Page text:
MAC report on EEA migrants

18 September 2018

Responding to the Migration Advisory Committee (MAC) final report on EEA migration, Russell Group Chief Executive, Dr Tim Bradshaw said:

“The MAC’s report busts a series of pervasive migration myths, explaining that EEA migrants do not increase UK unemployment, drive down wages or impact negatively on the training of the domestic workforce. On the contrary, they pay more in taxes than they receive in benefits and make us more productive and innovative as a nation.

“However, the report is underwhelming in its recommendations for change once free movement ends, as the Government says it will from January 2021. Scrapping the Tier 2 visa cap and Resident Labour Market Test will not be enough to reduce the burden and bureaucracy of a system that is already at breaking point. This was a real opportunity to steer the UK towards a more modern and intelligent immigration system, but the recommendations are unimaginative and, we believe, unworkable.

“Unworkable because they heap further bureaucracy and cost onto the organisations that currently sponsor non-EEA migrants, such as businesses, universities, schools and charities, who have been clear throughout the MAC’s consultation on the already heavy burden they face. Under the MAC’s proposals, skilled EEA nationals would be required to wade through excessive red tape to come here, at precisely the time we should be making the UK even more attractive to international talent. Unimaginative because leaving the EU is a moment for fresh thinking and new policy ideas which will best serve the UK’s future interests. In this vein the Russell Group has proposed a European Skills Permit, based on a system of secure online accounts for future skilled EEA migrants, which builds on the digital platform already in development for the Government’s EU Settlement Scheme.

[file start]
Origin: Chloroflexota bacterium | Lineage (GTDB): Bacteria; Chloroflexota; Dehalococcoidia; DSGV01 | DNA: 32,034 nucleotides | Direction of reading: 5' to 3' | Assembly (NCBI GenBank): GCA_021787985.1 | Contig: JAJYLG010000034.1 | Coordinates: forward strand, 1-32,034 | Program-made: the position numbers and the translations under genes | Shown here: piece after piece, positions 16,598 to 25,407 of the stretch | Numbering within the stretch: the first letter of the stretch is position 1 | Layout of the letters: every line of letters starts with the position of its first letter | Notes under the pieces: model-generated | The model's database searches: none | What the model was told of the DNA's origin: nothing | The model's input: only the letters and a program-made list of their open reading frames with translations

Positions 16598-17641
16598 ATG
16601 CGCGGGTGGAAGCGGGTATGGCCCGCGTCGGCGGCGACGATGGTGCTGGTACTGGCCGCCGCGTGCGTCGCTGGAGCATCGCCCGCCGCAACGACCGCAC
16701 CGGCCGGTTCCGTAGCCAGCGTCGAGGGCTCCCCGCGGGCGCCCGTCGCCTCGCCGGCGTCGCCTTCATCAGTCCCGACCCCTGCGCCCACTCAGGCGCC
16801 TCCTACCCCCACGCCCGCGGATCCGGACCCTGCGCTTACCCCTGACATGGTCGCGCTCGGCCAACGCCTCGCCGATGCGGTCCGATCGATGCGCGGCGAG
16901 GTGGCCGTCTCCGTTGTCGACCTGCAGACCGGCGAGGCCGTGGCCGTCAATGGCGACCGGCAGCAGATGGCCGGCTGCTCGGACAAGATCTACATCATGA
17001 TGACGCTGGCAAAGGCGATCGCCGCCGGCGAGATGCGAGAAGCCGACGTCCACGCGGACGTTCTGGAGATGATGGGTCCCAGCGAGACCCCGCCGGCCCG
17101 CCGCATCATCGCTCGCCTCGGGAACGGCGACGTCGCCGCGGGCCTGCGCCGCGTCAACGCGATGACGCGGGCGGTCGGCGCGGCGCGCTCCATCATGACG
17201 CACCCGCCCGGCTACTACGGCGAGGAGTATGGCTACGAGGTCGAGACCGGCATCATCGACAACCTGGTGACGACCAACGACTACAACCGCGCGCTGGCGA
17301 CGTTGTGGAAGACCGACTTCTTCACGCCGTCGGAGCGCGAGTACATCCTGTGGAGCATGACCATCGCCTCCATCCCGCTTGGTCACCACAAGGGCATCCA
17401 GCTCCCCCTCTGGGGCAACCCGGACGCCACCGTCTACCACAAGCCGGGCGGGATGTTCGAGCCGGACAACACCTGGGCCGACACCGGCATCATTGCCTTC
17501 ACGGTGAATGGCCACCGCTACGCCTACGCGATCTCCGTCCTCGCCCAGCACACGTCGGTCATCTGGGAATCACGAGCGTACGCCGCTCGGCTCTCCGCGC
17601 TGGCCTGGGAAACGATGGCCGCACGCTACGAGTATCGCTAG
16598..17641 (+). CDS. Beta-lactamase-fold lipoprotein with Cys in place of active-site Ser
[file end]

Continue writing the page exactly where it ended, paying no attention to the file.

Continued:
“Rather than stretching the existing immigration system past its limits through the inclusion of EEA migrants, we recommend a new and innovative arrangement which draws on technology and allows the dynamic flow of people and ideas needed to boost the UK’s knowledge economy.”

For further information on the Russell Group’s proposed European Skills Permit see here:

  • There are 26,500 staff from EU countries working at Russell group universities, representing 15% of the overall workforce, 23% of academics and 28% of staff on research-only contracts.
  • Certain disciplines have a greater proportion of EU academic staff, including key STEM disciplines, such as engineering and maths, as well as modern languages, politics and international studies. These EU nationals are central both to the teaching and research excellence of these subjects.
  • EU staff bring vital expertise and skills to the UK. 73% of EU staff at Russell Group universities hold a doctorate, post-graduate or other higher degree and this figure is higher for academic staff (87%).
  • Over 6,500 EU staff at Russell Group universities are in non-academic roles. Many of these staff directly support teaching and research, holding posts such as assistant researchers and laboratory managers. Others provide important administrative and IT support.

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